At about this time in Holland, Albert Bosma discovered that spiral galaxies are spinning far too rapidly to be held together by the mutual gravitational tugs of their observable contents. Astronomers concluded that there had to be far more dark than ordinary, visible matter around to keep galaxies (and galaxy clusters) together. Most cosmologists welcomed the possibility of such dark matter, because it might be lumpy enough to get the galaxies formed in the early universe—another serious problem for theorists. The apparent uniformity of the cosmic background radiation had cosmologists struggling to figure out how the present uneven structure of galaxies and clusters evolved out of such a smooth beginning.

They thus posited the existence of primordial "seeds" of unknown origin, which somehow survived the early, hot era when radiation would tear material things apart. Cosmologists argued that these seeds would grow over time, finally collapsing into the galaxies seen today. A type of dark matter that ignored radiation ("cold dark matter") would be the ideal stuff for such seeds. It could condense into lumps, thereafter dragging the much lesser amounts of ordinary matter in afterwards, matter that would eventually light up as stars. By the 1980s the theoreticians' universe was entirely dominated by such invisible material.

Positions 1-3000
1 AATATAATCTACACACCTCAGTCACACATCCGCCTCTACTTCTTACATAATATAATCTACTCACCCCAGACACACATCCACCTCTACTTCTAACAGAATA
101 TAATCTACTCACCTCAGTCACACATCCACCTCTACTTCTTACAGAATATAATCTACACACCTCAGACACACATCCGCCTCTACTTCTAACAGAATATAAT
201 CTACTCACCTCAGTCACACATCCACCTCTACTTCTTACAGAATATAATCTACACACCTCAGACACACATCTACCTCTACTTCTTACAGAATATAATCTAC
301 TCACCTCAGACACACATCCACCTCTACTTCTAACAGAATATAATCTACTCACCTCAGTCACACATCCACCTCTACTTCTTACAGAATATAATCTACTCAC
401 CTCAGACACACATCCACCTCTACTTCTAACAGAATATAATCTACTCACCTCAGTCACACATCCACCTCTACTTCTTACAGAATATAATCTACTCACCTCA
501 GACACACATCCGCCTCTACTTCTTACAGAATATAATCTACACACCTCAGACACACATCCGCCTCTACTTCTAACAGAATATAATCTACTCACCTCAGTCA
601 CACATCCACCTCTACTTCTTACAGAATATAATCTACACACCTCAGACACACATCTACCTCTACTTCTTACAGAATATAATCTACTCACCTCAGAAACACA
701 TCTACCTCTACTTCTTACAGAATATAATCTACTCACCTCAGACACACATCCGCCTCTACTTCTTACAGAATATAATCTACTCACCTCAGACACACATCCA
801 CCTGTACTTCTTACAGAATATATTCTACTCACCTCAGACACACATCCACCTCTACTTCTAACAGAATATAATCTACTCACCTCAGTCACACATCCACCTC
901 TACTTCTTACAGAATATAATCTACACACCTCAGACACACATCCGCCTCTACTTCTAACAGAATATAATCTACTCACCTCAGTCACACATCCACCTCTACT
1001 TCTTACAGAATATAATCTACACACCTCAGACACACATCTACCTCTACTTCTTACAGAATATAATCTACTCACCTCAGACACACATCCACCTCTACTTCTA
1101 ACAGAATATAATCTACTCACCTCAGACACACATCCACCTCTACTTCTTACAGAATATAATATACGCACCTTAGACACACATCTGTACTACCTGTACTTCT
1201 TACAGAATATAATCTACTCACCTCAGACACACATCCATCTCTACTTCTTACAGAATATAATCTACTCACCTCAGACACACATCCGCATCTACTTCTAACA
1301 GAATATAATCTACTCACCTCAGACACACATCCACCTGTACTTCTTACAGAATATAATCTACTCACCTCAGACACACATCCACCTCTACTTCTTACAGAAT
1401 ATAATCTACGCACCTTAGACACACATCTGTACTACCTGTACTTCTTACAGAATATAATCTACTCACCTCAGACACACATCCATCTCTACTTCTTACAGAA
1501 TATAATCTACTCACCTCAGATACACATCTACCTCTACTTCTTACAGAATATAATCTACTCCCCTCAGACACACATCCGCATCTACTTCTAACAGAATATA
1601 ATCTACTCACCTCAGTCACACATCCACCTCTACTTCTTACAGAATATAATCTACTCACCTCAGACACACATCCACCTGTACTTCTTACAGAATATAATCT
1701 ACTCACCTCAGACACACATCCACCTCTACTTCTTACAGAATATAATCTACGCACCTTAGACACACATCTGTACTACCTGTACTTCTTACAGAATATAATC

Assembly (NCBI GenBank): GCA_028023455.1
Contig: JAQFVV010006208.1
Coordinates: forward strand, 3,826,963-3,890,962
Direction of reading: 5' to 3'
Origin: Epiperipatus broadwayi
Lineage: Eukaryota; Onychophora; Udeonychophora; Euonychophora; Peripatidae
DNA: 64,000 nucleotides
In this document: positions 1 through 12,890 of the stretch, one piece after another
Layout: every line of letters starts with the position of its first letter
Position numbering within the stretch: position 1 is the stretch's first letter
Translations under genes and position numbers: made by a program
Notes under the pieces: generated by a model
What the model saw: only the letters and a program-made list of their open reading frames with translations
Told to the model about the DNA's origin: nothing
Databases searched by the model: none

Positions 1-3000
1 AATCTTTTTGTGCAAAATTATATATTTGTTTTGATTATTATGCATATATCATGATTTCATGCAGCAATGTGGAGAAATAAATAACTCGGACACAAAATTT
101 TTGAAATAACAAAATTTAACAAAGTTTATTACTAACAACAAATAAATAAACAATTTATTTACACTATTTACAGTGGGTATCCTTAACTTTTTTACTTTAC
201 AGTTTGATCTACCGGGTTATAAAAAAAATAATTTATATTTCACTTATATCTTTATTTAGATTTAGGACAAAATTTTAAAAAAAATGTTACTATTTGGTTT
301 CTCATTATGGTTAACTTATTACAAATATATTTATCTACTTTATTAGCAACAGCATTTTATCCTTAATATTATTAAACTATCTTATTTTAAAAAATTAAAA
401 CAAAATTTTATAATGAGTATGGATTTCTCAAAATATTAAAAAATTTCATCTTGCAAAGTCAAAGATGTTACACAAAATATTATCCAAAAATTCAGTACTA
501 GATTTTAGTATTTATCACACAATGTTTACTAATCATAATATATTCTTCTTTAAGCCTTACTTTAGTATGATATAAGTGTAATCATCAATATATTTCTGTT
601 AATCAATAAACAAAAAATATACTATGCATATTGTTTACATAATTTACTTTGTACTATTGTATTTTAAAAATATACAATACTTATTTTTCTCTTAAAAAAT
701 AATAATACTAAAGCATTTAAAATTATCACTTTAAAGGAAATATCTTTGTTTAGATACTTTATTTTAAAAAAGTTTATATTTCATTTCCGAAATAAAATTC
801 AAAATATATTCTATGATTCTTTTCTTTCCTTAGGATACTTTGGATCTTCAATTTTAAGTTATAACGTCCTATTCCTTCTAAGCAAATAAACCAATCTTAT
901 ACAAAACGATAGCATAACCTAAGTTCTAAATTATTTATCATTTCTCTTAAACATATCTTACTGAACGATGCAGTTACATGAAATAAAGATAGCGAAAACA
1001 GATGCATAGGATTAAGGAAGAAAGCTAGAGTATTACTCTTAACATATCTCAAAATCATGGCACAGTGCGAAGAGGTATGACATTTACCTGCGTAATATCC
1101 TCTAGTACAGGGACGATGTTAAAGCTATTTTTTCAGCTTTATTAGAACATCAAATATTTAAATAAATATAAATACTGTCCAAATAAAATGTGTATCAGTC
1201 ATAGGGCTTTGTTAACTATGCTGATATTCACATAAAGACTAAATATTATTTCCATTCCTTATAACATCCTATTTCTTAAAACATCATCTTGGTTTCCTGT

Meanwhile, observations of distant supernovae in the late 1990s told an astonishing, almost shocking, story. The results suggested that the expansion, far from being slowed by gravitation, as was expected, had instead accelerated. Moreover, this acceleration had started only in comparatively recent times (7 billion years ago). The physics responsible for this seeming acceleration is entirely unknown and goes under the deliberately inscrutable name "dark energy," which may or may not have something to do with Einstein's cosmological constant.

The Significance of Cosmology